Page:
Rock Star: Insider advice for visiting Rock City Gardens

Meet the woman who’s spent nearly 40 years helping folks see the famous attraction
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Melissa Griggs, director of attractions revenue at Rock City

Photo by Dan Henry

Melissa Griggs oversees retail and ticketing as the director of attractions revenue at Rock City, which celebrates its 90th anniversary this year.

As told to Jennifer Green

One of the South’s most-visited attractions, Rock City in Lookout Mountain, Georgia, draws about half a million visitors annually. They come to wind through its famous rock formations, wander its gnome-filled gardens, and enjoy views of seven states from Lover’s Leap. Melissa Griggs started working there as a part-time cashier in 1985 at age 17, and 37 years later, she’s Rock City’s longest-serving employee. Her job includes, among other things, overseeing the fudge kitchen and customizing new products with the iconic “See Rock City” tagline. “In my own little way, I get to send that message out into the world,” Griggs says. Here, she shares her favorite spot on the property, how to get the most out of a visit, and why their fudge flies off the shelves.

Take It Slow
“My biggest piece of advice to visitors is to slow down. Don’t be in a hurry. Take the time to look at your surroundings as you walk through the gardens, and look back in the direction from which you came. Pay attention to the different angles of the rocks. The formations are just the coolest—so massive and beautiful. There’s a great seating area where you can eat lunch adjacent to Lover’s Leap. Just take it all in.”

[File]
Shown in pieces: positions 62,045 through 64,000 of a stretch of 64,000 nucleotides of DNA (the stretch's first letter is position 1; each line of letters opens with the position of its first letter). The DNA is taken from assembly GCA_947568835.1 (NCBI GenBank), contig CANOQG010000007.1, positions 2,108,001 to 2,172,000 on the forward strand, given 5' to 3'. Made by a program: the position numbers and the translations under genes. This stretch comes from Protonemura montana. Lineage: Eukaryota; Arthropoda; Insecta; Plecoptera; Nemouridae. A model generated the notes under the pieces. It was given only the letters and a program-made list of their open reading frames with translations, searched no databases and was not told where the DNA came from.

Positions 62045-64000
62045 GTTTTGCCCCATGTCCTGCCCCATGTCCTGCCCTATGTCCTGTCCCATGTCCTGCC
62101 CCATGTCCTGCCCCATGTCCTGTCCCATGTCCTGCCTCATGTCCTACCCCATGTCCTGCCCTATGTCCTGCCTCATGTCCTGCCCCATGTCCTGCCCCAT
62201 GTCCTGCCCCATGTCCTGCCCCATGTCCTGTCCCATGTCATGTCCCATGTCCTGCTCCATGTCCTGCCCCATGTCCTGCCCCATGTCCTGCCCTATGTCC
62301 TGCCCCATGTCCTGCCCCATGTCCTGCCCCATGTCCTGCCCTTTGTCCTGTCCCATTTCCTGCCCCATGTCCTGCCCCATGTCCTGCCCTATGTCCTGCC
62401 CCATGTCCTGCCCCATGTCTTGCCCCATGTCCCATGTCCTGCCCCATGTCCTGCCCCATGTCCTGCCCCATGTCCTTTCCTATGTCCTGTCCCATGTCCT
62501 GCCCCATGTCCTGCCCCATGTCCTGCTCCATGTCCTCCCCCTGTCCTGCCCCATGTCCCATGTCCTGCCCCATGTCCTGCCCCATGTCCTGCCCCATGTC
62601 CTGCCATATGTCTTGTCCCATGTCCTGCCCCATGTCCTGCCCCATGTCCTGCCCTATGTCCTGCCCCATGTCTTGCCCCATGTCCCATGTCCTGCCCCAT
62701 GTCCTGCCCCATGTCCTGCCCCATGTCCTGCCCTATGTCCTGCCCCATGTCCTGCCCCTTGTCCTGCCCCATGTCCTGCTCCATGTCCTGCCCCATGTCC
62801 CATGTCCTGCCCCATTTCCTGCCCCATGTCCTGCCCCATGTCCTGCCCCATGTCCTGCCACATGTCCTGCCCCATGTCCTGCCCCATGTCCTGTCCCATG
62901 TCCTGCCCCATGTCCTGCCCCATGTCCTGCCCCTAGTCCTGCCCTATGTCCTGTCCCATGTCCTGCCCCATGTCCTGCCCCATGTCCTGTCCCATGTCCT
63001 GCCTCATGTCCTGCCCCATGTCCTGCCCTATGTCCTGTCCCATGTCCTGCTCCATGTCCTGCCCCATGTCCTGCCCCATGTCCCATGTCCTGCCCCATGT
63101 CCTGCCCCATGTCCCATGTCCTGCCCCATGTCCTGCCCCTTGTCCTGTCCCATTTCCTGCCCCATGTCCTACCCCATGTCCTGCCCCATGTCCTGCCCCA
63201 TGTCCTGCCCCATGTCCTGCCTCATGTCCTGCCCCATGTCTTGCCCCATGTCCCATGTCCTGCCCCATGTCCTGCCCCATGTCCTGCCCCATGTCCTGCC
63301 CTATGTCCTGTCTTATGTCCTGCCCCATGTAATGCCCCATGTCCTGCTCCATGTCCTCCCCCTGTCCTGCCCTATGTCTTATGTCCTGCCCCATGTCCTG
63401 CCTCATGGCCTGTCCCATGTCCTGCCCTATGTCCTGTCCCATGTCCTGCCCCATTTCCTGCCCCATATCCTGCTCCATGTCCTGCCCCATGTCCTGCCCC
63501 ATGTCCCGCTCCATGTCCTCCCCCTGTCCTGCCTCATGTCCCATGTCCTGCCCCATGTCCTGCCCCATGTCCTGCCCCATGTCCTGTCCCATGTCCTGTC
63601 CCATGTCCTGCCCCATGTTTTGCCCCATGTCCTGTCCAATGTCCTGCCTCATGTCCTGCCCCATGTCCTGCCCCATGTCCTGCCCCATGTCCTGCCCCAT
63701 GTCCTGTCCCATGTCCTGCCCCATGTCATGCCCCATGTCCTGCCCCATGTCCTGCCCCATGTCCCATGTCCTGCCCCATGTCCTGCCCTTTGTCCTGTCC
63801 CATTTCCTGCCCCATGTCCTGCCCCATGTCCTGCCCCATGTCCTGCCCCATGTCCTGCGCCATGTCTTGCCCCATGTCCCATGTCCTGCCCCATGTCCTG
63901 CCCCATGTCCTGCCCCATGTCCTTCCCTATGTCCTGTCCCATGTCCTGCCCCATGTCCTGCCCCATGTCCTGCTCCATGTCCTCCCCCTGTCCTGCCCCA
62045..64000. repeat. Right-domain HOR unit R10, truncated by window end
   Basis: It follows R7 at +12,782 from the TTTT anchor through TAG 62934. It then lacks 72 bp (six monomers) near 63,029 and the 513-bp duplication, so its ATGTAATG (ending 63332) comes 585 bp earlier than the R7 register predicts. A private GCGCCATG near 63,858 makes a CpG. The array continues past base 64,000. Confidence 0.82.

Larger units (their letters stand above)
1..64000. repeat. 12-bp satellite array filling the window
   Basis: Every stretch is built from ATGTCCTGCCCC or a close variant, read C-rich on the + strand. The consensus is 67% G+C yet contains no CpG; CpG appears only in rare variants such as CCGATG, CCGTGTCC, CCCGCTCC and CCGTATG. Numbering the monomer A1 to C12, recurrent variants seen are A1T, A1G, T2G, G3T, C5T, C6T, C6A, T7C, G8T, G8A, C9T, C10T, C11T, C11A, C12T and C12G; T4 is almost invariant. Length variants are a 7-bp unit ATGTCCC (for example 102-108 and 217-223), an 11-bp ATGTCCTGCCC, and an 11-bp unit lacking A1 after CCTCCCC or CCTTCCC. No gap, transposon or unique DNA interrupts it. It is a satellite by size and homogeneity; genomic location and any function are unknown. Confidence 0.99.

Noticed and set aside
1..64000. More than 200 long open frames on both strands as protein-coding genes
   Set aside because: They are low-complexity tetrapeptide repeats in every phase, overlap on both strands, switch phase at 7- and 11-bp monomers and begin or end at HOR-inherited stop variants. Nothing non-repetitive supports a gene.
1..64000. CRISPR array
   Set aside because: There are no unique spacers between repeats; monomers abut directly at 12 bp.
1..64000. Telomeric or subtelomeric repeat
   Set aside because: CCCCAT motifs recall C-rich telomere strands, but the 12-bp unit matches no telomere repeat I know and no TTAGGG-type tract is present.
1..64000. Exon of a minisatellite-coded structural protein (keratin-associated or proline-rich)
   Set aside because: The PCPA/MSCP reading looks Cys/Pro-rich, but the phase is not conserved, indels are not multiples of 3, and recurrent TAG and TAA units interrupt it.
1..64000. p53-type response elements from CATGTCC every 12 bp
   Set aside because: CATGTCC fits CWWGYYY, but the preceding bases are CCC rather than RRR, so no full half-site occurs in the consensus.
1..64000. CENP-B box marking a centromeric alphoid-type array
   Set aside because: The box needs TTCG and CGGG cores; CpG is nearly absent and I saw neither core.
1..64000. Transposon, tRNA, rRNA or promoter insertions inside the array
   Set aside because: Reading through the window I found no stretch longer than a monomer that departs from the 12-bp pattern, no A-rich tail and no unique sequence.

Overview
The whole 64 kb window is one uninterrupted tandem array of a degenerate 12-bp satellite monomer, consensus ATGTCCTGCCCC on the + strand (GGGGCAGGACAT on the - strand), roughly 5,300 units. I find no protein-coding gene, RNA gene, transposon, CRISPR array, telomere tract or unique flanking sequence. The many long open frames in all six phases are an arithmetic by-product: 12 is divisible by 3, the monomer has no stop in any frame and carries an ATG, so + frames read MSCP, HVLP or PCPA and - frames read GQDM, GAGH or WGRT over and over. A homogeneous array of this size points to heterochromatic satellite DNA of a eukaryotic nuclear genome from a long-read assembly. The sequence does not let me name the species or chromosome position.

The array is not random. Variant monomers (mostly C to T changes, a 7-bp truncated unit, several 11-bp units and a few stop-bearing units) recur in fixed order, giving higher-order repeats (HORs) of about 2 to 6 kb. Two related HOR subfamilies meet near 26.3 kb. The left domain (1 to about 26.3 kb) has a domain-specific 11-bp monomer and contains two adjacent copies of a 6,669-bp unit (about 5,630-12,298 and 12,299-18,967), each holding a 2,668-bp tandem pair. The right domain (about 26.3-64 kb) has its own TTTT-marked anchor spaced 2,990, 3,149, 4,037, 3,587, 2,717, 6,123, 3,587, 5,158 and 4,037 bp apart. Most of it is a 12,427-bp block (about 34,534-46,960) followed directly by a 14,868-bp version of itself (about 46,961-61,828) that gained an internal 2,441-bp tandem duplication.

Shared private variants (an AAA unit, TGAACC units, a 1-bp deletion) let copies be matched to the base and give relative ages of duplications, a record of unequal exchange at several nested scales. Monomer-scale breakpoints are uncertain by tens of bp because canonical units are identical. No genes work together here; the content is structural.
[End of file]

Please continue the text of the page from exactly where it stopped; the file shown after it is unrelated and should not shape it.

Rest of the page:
Secret Garden
“Down on our lower trail, we have a little area called Fairy Glen Overlook. It’s right below the Swing-A-Long Bridge, and the 1,000-ton balanced rock is across from it. The rocks just tower above you. It’s a beautiful, peaceful spot. Even after 37 years working here, it’s still a place I want to bring my family.”

Rock City Grand Corridor

Photo courtesy of See Rock City

Sweetening the Deal
“A man named Jim Garrahy from England started fudge kitchens in the United Kingdom and at a lot of tourist destinations in the United States in the 1970s. When he started selling them off, we bought the rights to his recipe. All the fudge is made on-site, from scratch, in a copper kettle. We pour it onto a marble slab table and work it into a delicious loaf that has a smooth texture. We sell more than 24,000 slices—that’s 12,000 pounds—each year.”

World Tour
“We’ve shipped our famous See Rock City birdhouses all over the world, including Canada, England, and Germany, as well as various Army bases as a reminder of home.”

While You’re in Town
“There’s the new National Medal of Honor Heritage Center located downtown next to the Tennessee Aquarium. It highlights the stories and character traits of Medal of Honor recipients. It’s really cool. And I love the aquarium, of course, and the Incline Railway.”

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This article appears in the Fall/Winter 2022 issue of Southbound.

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